Safety programs and the benefits that derive from such a program don’t just happen. Nor can
the program be run from the bottom up as lower level employees do not have the authority,
resources or time to initiate such actions. Safety programs and their success have to be

from the leadership of top management. The more senior the management the better the
results can be expected. However, it will take more than just written or verbal statements to
prevent injuries. It will take long-term commitment, hazard analysis, employee education
and the consistent reviewing of results to make sure the objectives of management are being
met. Regardless of the financial cost/ benefit we should recognize that there is a human
protection net benefit in the preventing of injuries to personnel.
Just because we can’t measure it accurately does not mean that we shouldn’t pursue it
aggressively. For example, how much more crime would we have if we didn’t have a police
department. When a doctor tells a patient to exercise, how much more life and less illness is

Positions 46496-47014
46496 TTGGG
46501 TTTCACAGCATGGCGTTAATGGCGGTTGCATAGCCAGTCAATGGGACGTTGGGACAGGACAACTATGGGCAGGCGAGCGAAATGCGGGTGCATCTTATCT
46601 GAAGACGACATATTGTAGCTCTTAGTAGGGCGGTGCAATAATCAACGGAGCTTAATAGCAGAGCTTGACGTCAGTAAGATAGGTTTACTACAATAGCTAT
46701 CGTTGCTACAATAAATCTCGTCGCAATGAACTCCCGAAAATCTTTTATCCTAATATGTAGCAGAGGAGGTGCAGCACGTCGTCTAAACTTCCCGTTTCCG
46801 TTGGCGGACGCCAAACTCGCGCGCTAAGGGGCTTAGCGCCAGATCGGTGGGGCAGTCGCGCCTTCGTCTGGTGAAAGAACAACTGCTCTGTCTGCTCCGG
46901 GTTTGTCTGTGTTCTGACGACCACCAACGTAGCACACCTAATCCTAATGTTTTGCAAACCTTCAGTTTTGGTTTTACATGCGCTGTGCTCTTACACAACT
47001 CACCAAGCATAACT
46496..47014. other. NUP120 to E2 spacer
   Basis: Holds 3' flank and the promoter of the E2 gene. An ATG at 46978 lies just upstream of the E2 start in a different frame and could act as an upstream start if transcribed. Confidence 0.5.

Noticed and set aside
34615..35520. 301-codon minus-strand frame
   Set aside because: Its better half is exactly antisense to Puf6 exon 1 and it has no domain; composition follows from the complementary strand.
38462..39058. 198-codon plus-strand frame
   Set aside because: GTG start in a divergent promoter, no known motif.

enjoyed. How to quantify, yet we know the advice has value. Injuries hurt people,
production and profits. The good news is most, if not all, of them can be prevented with
consistent leadership. So the answer to the opening sentence of this article is -no one really
knows what the ROI of safety expense is on the bottom line. However, there is strong and
documented evidence that the recognition and evaluation and control of hazards (conditions
that cause injury) benefit the company from lower insurance cost and improved productivity
as injured people can’t produce positive benefits to the bottom line. Corporations of all sizes
that invest in and implement effective safety programs realize reduced absenteeism, lower
turnover, higher productivity, increased employee moral and a positive brand image.
Safety is an investment that yields healthy dividends!